Post by Tovah_Leah on Sept 24, 2014 22:20:49 GMT -8
I hope this is the correct forum to post this thread in. If not, please move it!
I was hoping to see many different porcelain dolls set beside one another, to see them together and see what similarities and differences they have. Those of you who have multiple dolls by multiple artists, would you be willing to share?
Comparisons between size, poseability, and details (hands, feet, faces), are what I am most interested in. Although, I am sure there are other things to compare as well!
When I first met Teri of Paperwhite Dolls she let me do some posing comparisons with one of her Miss Poppy series Paperwhite dolls and her Enchanted Doll, Kia. I was a terrible photographer back then and too excited/timid to photograph many poses (I couldn't believe she would let me handle them at all!). So I apologize for the quality. But you can still see how both dolls shine in their own way. <3 Miss Poppy No. 2, Kia, and Alisha by TinyJewelsShop, on Flickr
I also wrote up a little comparison review, posted on the ED forum at the time: "First, I have to agree with everyone else who has said that seeing and handling EDs is such a wonderful experience. I was so very excited to get to see Kia and even be able to play with her! My favorite thing about being able to touch Kia was feeling her henna engravings. I knew that Marina makes these by engraving the doll, but I didn't realize that you could feel them once the doll is complete! I really loved the way they felt, and it made me want to get tattoos/engravings on my own porcelain doll(s) someday, which I had never really seriously considered before. Marina's work is really just amazing.
The same is true of the Terri's Paperwhite Dolls. They were so much more impressive in person than in any pictures I have seen (and her photos are lovely!). I was VERY impressed with the quality of the dolls on all levels. They were definitely of the same quality as the ED in terms of beauty, sculpt, and posing. I had the same feeling with both dolls that I was holding a precious little person. Both dolls are cast in the same quality of extremely smooth, fine porcelain.
There were some things about her dolls that I preferred to the ED, such as the slightly smaller head and eye size and more delicate blushing. My favorite difference is the leather Terri uses for sueding, which is very thin and so well placed that it hardly shows at all!
Handling these dolls is definitely a different experience than any other type of doll. Terri showed me how to move each joint independently instead of making movements with several joints at a time, which you can do with dolls strung with elastic or obitsu style dolls. I think I need more practice! But it was a very pleasurable tactile experience to feel the springs moving and holding each position. There is really no comparison with elastic, no matter how well jointed/strung/sueded the doll is. The only parts of the dolls (both Paperwhite and ED) that couldn't mimic human positions totally accurately were the legs. Neither doll could move their leg way back (like in some yoga or ballet poses). Similarly, they can't bring their legs way forward, to hug them to their chest. However, this is to be expected from dolls without double hip joints, so I was not surprised or disappointed. Terri did say that she is working on making a double hip joint or double torso joint of some sort, which would be so cool! Other than this, her doll is very flexible and can mimic and hold almost all poses most human bodies can.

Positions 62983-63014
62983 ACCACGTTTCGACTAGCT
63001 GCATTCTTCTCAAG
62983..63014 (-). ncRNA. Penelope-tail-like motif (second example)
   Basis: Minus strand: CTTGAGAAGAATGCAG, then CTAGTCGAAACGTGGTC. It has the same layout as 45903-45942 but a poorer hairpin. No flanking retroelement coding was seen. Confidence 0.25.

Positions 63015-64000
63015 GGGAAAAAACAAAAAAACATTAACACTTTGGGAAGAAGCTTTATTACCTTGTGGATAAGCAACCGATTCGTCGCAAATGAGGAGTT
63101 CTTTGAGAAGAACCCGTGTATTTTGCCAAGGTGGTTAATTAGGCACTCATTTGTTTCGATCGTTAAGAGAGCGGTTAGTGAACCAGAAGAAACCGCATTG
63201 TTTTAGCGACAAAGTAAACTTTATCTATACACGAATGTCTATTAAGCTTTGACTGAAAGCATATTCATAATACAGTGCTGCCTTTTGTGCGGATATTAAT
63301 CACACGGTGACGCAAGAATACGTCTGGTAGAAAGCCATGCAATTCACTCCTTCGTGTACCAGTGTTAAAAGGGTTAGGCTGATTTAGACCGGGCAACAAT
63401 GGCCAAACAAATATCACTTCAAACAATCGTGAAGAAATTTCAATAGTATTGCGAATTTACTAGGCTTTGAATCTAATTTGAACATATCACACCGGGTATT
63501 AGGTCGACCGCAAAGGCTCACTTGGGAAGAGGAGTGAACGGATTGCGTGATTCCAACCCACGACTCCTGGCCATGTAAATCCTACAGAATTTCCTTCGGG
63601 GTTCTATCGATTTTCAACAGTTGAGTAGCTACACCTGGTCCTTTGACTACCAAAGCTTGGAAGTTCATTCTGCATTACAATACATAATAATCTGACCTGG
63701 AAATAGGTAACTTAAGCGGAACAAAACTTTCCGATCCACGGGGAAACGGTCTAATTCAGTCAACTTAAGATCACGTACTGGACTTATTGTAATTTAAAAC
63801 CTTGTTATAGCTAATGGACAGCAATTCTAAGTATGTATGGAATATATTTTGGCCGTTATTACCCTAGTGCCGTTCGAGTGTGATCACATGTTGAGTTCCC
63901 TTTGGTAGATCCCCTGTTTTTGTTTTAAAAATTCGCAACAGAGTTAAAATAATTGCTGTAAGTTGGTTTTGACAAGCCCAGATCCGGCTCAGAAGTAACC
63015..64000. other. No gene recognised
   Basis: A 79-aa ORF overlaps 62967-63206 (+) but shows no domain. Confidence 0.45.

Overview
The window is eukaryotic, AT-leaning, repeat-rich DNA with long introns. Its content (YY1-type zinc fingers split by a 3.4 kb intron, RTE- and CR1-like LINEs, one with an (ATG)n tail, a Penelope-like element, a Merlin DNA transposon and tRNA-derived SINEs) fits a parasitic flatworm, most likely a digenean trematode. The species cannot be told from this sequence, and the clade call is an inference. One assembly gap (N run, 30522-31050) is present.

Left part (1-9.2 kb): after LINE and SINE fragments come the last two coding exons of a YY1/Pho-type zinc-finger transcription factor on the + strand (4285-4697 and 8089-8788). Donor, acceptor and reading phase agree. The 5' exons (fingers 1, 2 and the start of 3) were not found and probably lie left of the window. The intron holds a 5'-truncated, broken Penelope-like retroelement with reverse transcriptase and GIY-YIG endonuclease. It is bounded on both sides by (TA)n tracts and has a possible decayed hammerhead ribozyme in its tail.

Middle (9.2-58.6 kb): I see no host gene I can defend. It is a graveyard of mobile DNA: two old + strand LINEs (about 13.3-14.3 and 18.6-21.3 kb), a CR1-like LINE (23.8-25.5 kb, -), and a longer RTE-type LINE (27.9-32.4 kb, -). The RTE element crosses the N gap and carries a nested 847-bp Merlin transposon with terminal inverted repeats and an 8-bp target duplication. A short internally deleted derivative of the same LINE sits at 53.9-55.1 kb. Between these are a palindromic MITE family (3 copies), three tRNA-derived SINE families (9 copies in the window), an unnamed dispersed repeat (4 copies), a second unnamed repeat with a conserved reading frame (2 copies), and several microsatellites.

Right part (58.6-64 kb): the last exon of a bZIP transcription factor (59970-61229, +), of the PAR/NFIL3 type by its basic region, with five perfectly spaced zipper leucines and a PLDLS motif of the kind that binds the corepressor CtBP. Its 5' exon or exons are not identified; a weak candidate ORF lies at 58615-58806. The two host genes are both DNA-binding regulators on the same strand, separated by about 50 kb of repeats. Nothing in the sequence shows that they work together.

There were lots of other little differences like the shape of the legs and the width of the toes. The ED's hands and toes are more elongated and squished together than the Paperwhite Doll hands. The Paperwhite Doll has a more pronounced bottom and more drape to her breasts. They also had a more natural style of eye paint, more like a person without makeup, while to me the EDs mostly appear to be wearing makeup. One significant difference is the location of the chest joint, which is tucked right under the breasts on the Paperwhite dolls. All of these things combined to make a doll that is truly unique and lovely. While I can see that Terri was inspired by Marina's work, she has also clearly created something new that is entirely her own. "
Also, I have this picture of my dolls and (most of) Nessa's dolls. It's actually the photo I started with when I made our current banner. They are posed more for aesthetics than comparison though: Porcelain gathering by TinyJewelsShop, on Flickr From left to right: Carmen, Nessa's Vivid Doll by Polina Myalovskaya Alisha, my Paperwhite Doll by Teri Alina, my Paperwhite Doll by Teri Nessa's Springbud Doll by Angelika Balan Nessa's doll by Maryna Skubenko
Nessa and I are planning to get together in October or November to do some comparison shots and some artsy stuff for banners. I'll post more photos then! Any posing requests?
Here is a super boring but very clear picture of Alisha in profile. Since Alisha was made Teri has refined the torso. The hip joint now sits further back which makes the bottom look a little smaller. It also makes the balls of the leg joint stick out less. Alina has the new torso piece. I don't have any good pictures of it though.
Judging by my partner's struggles to sculpt her own doll, I think it is common to have a large bottom when trying to achieve good poseability. The easiest way to make a flexible hip joint seems to be to have large hips or bottom. Or to have a double joint. Just what I've noticed, it's probably not always true.